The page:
Contemplative Psychotherapy is based on the understanding there is nothing essentially wrong with the us. It is from this ‘sane’ foundation we directly observe the processes that lead to suffering.

Brilliant Sanity means that within us we carry an inherent wisdom and dignity.  Our essential nature is one of openness, clarity and compassion.  This inherent sanity may be hidden by a lifetime of conditioning and trauma and once we see the spark of this brilliant sanity it can be nurtured and grown.  Contemplative Psychotherapists are trained to recognise the seeds of sanity even in confused and distorted states of mind.

We understand patient in the sense of patience and the root of the word from old French pacient and directly from Latin patientem "bearing, supporting, suffering, enduring, permitting".  

The therapists role is to metaphorically walk alongside the patients experience as closely as they can, supporting the patient to ‘stay with’ and not take flight from difficult feelings, offer alternative perspectives and encourage them in their path of self knowledge.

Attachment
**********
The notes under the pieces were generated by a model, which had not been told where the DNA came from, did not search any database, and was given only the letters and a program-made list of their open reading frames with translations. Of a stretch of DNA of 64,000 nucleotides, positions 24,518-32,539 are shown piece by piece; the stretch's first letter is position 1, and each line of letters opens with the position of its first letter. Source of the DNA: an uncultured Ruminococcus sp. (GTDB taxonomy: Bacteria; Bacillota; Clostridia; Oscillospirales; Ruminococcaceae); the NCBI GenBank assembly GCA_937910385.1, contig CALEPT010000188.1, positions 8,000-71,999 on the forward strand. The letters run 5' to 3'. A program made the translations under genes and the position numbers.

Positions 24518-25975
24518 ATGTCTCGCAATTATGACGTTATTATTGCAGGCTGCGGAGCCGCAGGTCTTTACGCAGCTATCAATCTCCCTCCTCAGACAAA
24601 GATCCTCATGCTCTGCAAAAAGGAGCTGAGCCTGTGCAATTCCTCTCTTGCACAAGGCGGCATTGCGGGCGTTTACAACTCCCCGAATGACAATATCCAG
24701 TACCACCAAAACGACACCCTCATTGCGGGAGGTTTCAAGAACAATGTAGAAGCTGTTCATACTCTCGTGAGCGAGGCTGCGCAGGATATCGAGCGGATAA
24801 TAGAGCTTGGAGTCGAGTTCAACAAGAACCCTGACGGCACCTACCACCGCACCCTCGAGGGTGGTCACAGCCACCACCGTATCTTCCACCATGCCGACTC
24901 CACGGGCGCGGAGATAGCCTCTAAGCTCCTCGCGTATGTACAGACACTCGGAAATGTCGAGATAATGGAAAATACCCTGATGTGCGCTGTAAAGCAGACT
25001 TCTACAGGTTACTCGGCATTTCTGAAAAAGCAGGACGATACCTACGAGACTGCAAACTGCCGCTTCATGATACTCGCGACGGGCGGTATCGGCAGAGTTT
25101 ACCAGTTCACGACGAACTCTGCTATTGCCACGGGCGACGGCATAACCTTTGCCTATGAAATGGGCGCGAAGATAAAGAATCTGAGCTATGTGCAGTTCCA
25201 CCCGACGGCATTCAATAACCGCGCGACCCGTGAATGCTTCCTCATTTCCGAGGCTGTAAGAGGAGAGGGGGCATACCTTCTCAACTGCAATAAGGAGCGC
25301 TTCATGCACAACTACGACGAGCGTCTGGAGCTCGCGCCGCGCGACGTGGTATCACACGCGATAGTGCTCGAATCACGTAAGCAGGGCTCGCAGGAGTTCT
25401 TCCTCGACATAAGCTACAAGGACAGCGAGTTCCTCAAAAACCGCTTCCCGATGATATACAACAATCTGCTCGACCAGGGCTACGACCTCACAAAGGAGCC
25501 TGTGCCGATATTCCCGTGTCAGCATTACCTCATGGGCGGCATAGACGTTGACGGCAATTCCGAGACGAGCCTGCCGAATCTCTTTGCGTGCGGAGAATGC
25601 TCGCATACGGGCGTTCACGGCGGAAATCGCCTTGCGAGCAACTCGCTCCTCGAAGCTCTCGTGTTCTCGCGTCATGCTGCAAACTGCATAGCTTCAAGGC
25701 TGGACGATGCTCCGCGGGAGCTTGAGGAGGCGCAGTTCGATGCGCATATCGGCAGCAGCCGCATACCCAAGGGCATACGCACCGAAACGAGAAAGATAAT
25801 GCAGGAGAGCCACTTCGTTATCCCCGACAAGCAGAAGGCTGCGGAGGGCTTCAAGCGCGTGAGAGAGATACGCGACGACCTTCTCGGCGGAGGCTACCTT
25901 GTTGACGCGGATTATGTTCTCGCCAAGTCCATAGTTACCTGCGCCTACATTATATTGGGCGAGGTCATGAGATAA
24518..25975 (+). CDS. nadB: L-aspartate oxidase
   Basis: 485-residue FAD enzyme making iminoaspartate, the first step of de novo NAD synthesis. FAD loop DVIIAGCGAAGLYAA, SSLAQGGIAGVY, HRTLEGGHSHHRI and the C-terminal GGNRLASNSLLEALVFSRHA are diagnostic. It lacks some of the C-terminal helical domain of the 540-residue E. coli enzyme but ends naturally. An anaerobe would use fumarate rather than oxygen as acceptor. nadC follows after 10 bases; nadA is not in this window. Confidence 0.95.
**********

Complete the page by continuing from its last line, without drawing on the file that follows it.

As the ‘patient’ we practice forbearance, developing the capacity to witness pleasant & unpleasant feelings, with attentive, wise, compassion.  In this direct witnessing we begin to deeply understand the nature of the mind and soften fixed views about self, other and the world.

Contemplative Psychotherapy combines Buddhist theory & practise with Western Psychotherapy. It arose out of a dialogue between the Tibetan Buddhist Master Chogyam Trungpa Rinpoche and Western psychoanalysts, psychologists and psychiatrists.

In 1978 Edward M. Podvoll, a psychiatrist, psychoanalyst and student of Chogyam Trungpa Rinpoche, opened the Department of Contemplative Psychotherapy at Naropa University in Boulder, Colorado.